My studio has been open for six months now, and if I honestly believed I was a sell out, I would close shop, get a job at a gas station and take pictures on the weekends for free. But, I just spent the last four hours sorting through the photographs that I have taken since I opened up in January (because my website is in dire need of an update), and I am finding myself having a good measure of trouble picking which photographs to include in the update.

Between January 4th and June 6th, I have taken over thirteen thousand photographs with my digital camera alone.  Granted, not all of them are winners, and about half of them are culled from the herd before I even show them to the client. But, after my sort this afternoon, I still have close to 300 of what I would call “winners,” photographs that I am happy to show to anyone. Perhaps 100 or more of them I would cheerfully enter into an exhibition…5 of them I already have plans to do exactly that.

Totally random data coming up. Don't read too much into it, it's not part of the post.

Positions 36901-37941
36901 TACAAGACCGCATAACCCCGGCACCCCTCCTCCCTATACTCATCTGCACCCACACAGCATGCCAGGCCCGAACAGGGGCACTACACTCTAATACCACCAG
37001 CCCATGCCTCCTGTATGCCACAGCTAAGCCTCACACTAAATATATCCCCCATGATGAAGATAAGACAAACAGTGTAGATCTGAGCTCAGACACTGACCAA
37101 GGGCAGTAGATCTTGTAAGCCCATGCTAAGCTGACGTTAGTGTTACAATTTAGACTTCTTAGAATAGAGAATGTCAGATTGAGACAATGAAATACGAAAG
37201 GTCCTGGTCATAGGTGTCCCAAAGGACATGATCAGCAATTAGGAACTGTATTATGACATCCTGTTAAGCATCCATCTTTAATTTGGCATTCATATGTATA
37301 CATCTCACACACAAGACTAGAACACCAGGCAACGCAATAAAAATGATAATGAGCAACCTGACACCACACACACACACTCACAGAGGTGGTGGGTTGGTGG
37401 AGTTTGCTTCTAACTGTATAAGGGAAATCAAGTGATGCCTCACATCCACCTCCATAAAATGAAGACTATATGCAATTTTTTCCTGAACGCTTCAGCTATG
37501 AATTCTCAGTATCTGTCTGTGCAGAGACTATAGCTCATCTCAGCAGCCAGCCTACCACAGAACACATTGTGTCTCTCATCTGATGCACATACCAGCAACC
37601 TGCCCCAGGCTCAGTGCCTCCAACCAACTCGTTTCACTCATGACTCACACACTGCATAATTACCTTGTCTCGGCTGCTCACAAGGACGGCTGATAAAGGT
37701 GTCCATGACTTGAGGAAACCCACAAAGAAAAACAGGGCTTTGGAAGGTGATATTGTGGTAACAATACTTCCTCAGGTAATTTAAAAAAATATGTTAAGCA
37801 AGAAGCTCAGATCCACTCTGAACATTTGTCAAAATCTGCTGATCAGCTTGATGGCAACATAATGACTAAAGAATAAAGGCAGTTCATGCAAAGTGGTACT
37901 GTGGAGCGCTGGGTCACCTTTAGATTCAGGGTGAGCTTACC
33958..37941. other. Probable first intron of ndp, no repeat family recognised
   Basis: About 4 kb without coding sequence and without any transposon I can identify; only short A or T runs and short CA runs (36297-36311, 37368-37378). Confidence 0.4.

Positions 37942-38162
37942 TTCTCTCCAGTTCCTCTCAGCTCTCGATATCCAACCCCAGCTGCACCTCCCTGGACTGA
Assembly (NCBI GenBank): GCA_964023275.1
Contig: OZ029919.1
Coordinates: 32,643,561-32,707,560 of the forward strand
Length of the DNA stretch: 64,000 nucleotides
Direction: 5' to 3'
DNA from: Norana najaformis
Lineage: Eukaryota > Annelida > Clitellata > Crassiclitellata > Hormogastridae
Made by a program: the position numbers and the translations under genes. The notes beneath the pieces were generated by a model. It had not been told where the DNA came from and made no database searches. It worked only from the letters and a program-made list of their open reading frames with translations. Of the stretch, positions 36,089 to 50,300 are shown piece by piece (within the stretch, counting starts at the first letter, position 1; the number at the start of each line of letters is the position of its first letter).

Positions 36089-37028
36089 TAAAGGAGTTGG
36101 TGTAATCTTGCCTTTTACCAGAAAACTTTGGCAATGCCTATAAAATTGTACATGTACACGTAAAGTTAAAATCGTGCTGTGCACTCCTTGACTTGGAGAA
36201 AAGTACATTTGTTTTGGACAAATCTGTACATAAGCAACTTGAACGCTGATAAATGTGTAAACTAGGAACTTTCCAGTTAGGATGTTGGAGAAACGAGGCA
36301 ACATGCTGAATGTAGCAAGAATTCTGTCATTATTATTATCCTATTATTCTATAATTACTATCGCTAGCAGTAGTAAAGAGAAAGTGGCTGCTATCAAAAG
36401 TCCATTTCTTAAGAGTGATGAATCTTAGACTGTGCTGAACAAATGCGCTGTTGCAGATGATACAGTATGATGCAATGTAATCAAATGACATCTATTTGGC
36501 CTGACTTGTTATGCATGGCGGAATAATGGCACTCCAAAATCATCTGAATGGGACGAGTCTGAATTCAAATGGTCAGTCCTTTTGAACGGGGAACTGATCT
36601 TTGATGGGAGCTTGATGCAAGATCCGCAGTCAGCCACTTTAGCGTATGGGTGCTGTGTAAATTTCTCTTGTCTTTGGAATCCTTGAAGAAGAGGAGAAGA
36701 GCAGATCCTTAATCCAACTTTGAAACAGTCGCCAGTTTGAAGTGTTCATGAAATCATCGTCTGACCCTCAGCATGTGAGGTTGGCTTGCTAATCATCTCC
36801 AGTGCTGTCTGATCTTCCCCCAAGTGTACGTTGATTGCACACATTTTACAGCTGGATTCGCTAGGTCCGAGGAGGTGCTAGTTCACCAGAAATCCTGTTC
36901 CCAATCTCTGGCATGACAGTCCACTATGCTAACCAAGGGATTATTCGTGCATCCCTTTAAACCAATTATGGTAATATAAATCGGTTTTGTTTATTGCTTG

So, I may very well be a portrait photographer for hire, squeezing friends and strangers for their hard earned dollars, but I am still quite satisfied that I am just as much an artist as when I was in college. My vision is in every photograph I create because it takes my vision to create it. My subject matter may have changed between then and now, but I still treat every subject with the same eye.

I still like photographing women sans clothes, but weddings, children, and puppies present the same opportunities for the exploration of light, line, and beauty.

Shoot the moon…